Charmian Entwistle recommends stepping into a different world on the isle of Barra
Castlebay, Barra is a charming stopping-off point when visiting the Outer Hebrides, writes Charmian Entwistle.
Coming round the corner into a wide-open bay with beaches on several sides and a castle centre stage, it makes for a pleasant surprise after the dramatic rocky coastline you may have passed en route north or south.
If you have arrived after crossing the Minch from one of the Small Isles, Skye or Mull, it is a great place to start your Outer Hebrides cruise.
Navigating into Castlebay should be fairly straightforward as long as you clearly identify the marker buoy for Sgeir a Scape and avoid the rocks there, when arriving from Eriskay or points further north.
If you are coming from Vatersay (famous for its stunning beaches) then the Fisherman’s channel requires some careful navigation but provides a useful short cut.
On arriving in the bay, most people will opt to pick up one of the eight mooring buoys available if there are any vacant. The moorings are managed by the Comhairle nan Eilean Siar (Western Isles Council) and payment can be made at their offices overlooking the bay, which are open from 9 to 5 daily.
If there are no buoys available, there is plenty of room to anchor – but make sure you keep well clear of the ferry turning area, otherwise the harbour master will be on the radio promptly requesting that you move!
The anchorage is quite exposed from the south and south-west so you might need to revise your plans and head for Vatersay, Eriskay or Lochboisdale, if very strong winds are forecast from those directions.
The main feature of the harbour is Kisimul Castle, the clan seat of the MacNeils, which is entirely surrounded by water. It was originally built as a strategic defence as Castlebay is the first safe anchorage north of Ireland in the Outer Hebrides.
The castle has had a chequered history, and the existence of a building on that site was first recorded in 1030. The current castle was built in 1540 but restored more recently, and is open daily from April to September if you would like a closer look.
Once ashore at the main pier at Castlebay, you can follow the road leading away from the ferry pier which leads into the main street (Pier Road) where a variety of small shops sell basic provisions, and there’s also a few gift shops.
A larger Co-op store is about 10 minutes’ walk away. If you are looking for fresh provisions, keep it in mind that deliveries are governed by the ferries’ comings and goings so things like fresh milk and the current day’s newspapers may not always be available!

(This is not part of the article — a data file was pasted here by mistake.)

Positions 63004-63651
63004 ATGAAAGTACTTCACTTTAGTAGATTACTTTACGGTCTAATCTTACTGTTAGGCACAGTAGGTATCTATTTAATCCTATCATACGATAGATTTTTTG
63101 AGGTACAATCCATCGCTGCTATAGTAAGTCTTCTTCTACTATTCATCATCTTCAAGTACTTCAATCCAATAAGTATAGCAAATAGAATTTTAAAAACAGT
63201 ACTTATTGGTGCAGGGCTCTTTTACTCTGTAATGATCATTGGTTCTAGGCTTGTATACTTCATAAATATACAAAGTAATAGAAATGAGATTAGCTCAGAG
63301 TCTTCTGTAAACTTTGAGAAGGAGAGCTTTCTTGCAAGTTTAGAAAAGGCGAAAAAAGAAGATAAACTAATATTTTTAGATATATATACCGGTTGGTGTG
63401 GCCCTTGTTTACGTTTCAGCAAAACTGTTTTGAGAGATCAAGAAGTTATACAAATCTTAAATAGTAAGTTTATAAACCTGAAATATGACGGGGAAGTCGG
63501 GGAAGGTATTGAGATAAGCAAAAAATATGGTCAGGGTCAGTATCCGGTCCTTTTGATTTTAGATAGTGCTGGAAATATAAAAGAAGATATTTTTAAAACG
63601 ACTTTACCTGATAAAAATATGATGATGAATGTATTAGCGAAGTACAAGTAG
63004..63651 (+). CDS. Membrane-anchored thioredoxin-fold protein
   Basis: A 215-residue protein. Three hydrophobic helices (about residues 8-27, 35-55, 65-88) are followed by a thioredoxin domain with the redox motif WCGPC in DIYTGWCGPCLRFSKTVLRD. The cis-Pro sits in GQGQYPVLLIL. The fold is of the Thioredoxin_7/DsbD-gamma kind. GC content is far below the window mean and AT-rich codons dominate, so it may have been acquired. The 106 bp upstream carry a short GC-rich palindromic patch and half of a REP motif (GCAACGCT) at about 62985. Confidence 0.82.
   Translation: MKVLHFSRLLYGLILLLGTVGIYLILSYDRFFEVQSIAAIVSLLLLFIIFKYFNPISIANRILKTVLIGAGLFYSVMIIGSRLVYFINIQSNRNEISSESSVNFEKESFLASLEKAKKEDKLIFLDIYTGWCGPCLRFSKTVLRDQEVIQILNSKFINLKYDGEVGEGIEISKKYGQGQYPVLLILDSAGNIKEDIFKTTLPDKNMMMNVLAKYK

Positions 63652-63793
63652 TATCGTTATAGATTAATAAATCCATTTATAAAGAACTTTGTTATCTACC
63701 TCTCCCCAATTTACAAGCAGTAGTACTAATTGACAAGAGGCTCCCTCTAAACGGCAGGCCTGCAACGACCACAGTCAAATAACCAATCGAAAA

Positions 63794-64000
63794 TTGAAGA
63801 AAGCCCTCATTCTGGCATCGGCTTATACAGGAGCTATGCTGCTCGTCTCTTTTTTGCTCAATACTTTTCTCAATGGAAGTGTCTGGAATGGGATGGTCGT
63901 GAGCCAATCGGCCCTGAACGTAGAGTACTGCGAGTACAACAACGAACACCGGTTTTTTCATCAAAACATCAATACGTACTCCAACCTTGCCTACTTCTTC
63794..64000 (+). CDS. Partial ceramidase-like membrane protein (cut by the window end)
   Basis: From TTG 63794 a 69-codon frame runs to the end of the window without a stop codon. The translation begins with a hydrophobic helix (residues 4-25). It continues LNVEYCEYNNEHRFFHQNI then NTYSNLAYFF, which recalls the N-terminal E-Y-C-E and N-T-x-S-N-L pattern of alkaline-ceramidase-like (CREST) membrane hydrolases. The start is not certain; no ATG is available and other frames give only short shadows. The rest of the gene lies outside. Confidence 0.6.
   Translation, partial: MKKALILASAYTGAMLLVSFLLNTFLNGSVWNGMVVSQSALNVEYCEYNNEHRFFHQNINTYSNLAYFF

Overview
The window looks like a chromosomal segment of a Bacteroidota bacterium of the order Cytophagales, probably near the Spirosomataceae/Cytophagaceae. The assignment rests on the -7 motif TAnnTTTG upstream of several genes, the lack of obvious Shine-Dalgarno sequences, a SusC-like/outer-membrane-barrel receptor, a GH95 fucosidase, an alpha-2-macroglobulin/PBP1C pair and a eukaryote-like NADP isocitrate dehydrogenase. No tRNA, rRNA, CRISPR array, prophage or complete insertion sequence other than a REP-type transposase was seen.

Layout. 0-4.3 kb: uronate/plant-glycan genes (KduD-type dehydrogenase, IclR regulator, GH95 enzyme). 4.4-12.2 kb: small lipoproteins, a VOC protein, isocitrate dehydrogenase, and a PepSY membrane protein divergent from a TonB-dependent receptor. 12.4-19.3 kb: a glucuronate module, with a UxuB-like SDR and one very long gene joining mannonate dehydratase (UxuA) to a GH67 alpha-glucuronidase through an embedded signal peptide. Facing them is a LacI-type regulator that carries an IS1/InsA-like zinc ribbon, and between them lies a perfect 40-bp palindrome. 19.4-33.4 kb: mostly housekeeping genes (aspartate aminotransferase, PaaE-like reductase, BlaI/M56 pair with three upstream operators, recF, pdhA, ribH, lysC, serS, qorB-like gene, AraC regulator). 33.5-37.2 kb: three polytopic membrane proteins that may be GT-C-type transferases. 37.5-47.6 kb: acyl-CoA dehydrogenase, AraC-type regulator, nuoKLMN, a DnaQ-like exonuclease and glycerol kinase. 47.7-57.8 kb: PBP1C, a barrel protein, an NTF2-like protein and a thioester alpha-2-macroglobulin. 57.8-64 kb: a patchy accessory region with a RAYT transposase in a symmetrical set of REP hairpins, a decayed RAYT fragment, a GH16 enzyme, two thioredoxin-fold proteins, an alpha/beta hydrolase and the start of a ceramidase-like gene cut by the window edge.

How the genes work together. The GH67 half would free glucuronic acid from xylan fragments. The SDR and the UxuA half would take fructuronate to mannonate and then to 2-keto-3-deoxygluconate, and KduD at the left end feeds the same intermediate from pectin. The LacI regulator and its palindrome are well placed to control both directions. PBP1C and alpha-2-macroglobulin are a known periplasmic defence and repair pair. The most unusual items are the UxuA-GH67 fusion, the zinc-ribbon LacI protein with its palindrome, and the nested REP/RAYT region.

There is a Tourist Information Centre on Pier Road where you can organise bike or car hire and check out the bus and taxi details. There are also cafés and hotels if you would like to eat ashore, the handiest being the Kisimul Café which offers an interesting selection of Indian or Italian food as well as some local seafood.
A look at the isle of Barra website (www.isleofbarra.com) will confirm that there is quite a lot to do on the island if you want a change from sailing, including walking, fishing, golf and windsurfing. If you fancy a trip around the island then don’t miss out Barra Airport, which is the only airport in the world where scheduled flights land on the beach.
Remember to check the tides and plane times before you go there to make sure you see a plane coming in to land.
Anchoring off the beach at the airport is possible, but attempting to cross the runway as a plane lands doesn’t make you very popular with the ground staff!
CalMac ferries also come and go from the island most days, so Barra can be a good place for a crew change.
It is quite possible to spend several days exploring Barra, but most visitors will probably be on a time schedule of some sort and will want to head out to sea again soon. If you have time, don’t forget that there are several interesting islands to the south as well as to the north.
Those of you with a keen interest in birds will find Mingulay particularly interesting, with the largest colony of razorbills being found between Mingulay and Beneray. Puffins abound, and there are large colonies of fulmars and guillemots as well as other rarer species.
Heading north, there is the option of the charming island of Eriskay, made famous by the film Whisky Galore which was based on the true story of the grounding of SS Politician in 1941. Further north still, Lochboisdale and Lochmaddy both now offer excellent pontoon facilities for visiting yachts.
If you want to leave the boat for a little while, so you can have a break from cruising, it is probably easier to do so in the new Lochboisdale Marina on South Uist.
When sailing in the Outer Hebrides, it is always important to keep an eye on the weather to avoid having a rather longer stay there than anticipated. However, the rewards for heading out across the Minch are amazing – as well as the seabird population there are larger sea creatures to see if you are lucky, including dolphins, basking sharks (in season), porpoises, minke whales and seals.
Relaxing on board your yacht in Castlebay or admiring the view from the shore as the sun dips below the horizon, with the light on the castle and the ferry tied quietly up to the pier, can feel as if you have been transported into a different, more relaxing world and time.
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